# Why do pitching machines use wheels and not solenoids, actuators, servos or peumatic cylenders?

I guess that generating movement is harder then keeping a wheel rolling, but in terms of power consumption is it possible to compare the power consumption of a motor for driving wheels to that of a circuit that charges a capacitor and powers a solenoid? Running on high voltage solenoids can be very fast and powerful, and also pneumatic cylinders can be very fast.

Let's say we talk about a 5g ball that is shot at a speed of 10m/s.

Will the preferred motor be different for different weights and speeds? E.g. will an actuator be the choice for heavy and slow situation? Why?

• For reference baseballs weigh 140 g, cricket balls 160 g, and tennis balls weigh 60 g. I imagine those are the most frequently pitched balls. – wwarriner Oct 16 '19 at 23:37
• Something to consider. How complex is a wheel based pitching machine & how complex would such a machine be that used solenoids etc. Simplicity of operation &/or manufacture just might be the deciding factors. – Fred Oct 17 '19 at 2:01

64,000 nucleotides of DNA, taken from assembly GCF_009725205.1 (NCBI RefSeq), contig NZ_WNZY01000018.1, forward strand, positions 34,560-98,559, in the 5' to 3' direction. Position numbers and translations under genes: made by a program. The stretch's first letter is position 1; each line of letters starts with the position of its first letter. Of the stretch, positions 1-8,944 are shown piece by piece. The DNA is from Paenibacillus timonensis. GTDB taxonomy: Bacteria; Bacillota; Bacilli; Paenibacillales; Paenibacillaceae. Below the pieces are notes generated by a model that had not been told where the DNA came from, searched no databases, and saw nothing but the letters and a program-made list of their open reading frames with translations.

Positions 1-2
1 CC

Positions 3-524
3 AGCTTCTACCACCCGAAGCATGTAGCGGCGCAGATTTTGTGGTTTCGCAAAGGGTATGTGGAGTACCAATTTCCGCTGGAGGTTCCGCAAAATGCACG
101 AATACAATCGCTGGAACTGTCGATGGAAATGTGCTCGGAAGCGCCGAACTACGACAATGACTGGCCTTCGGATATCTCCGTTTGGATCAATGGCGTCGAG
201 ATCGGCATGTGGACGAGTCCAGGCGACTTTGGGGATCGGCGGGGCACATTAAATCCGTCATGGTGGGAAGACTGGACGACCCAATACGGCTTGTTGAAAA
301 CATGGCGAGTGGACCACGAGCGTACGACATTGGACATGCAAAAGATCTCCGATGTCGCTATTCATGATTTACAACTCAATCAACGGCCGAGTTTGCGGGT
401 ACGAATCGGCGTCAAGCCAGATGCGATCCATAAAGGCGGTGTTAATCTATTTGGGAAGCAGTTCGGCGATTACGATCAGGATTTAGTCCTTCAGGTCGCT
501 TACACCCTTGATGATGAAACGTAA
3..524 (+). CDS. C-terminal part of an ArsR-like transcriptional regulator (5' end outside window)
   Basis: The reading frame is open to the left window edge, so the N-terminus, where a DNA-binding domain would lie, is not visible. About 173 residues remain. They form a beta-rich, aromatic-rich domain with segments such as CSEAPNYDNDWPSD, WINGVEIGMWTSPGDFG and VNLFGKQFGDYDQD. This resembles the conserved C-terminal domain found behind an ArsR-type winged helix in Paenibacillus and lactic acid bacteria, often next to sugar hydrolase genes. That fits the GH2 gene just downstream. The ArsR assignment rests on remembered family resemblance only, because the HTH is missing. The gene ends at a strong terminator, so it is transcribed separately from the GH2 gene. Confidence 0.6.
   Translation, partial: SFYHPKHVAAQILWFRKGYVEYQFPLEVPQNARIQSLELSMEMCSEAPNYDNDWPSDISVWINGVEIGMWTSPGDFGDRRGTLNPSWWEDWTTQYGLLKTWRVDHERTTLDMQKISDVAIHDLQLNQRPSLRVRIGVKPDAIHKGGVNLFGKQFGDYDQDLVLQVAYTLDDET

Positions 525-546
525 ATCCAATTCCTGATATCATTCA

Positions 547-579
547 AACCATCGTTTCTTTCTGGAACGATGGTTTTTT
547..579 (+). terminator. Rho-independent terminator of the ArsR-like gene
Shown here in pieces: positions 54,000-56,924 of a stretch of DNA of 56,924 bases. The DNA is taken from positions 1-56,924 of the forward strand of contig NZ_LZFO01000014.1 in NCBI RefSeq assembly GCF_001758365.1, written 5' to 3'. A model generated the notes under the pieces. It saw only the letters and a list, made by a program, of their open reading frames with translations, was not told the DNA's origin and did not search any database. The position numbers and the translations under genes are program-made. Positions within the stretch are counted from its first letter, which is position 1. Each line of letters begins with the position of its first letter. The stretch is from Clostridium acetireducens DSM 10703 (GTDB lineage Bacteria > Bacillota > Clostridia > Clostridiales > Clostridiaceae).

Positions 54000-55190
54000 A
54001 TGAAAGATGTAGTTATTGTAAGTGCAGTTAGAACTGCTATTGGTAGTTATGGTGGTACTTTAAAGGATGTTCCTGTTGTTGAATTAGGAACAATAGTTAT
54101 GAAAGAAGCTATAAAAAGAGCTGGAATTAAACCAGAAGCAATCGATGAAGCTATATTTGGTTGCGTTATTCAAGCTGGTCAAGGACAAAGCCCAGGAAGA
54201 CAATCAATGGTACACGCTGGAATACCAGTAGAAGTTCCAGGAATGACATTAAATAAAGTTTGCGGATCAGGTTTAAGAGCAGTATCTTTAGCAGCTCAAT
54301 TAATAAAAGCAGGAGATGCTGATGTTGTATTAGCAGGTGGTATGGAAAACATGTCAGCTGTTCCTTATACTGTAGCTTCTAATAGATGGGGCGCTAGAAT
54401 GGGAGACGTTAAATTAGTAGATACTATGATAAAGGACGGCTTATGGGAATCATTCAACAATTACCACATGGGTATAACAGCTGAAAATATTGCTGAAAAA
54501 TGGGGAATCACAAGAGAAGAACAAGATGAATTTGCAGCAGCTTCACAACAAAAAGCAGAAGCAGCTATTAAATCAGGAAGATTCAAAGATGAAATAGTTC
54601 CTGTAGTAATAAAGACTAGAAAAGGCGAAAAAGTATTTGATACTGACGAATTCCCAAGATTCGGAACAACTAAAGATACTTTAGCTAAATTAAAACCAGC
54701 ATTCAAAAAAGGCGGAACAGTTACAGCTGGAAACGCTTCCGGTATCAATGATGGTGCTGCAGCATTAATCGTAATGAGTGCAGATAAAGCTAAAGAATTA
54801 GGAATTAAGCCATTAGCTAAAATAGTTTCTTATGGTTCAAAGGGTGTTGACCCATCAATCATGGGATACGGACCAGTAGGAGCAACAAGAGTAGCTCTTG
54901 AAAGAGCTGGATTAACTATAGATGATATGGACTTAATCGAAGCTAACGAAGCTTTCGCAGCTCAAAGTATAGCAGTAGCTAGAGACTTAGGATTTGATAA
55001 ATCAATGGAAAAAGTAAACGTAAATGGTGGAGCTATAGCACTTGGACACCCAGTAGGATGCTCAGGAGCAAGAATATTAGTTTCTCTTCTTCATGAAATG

• @wwarriner You forgot ping pong balls that weight 2.7g. – OMGsh Oct 17 '19 at 6:18
• True! If you need ping pong balls in particular you might work that into your question. Based on the assumption in your question (5 g weight) that might be worth specifying. If not, then its worth thinking about the effort it takes a human to accelerate say a baseball to 80 mph, and what size/cost solenoids would be required. – wwarriner Oct 17 '19 at 12:45

Two reasons.

• The wheels take advantage of release energy of squeezing and compressing the ball. So they don't have to accelerate the ball to its final velocity; it wants to jump out by itself.

• The turning wheel acts as a flywheel, preserving the angular momentum, reducing power needed to a smaller average.

• Plus, with two drums a different speeds, you can get curve balls. – Eric S Oct 19 '19 at 23:00
• @Eric Shaun, right. – kamran Oct 20 '19 at 4:17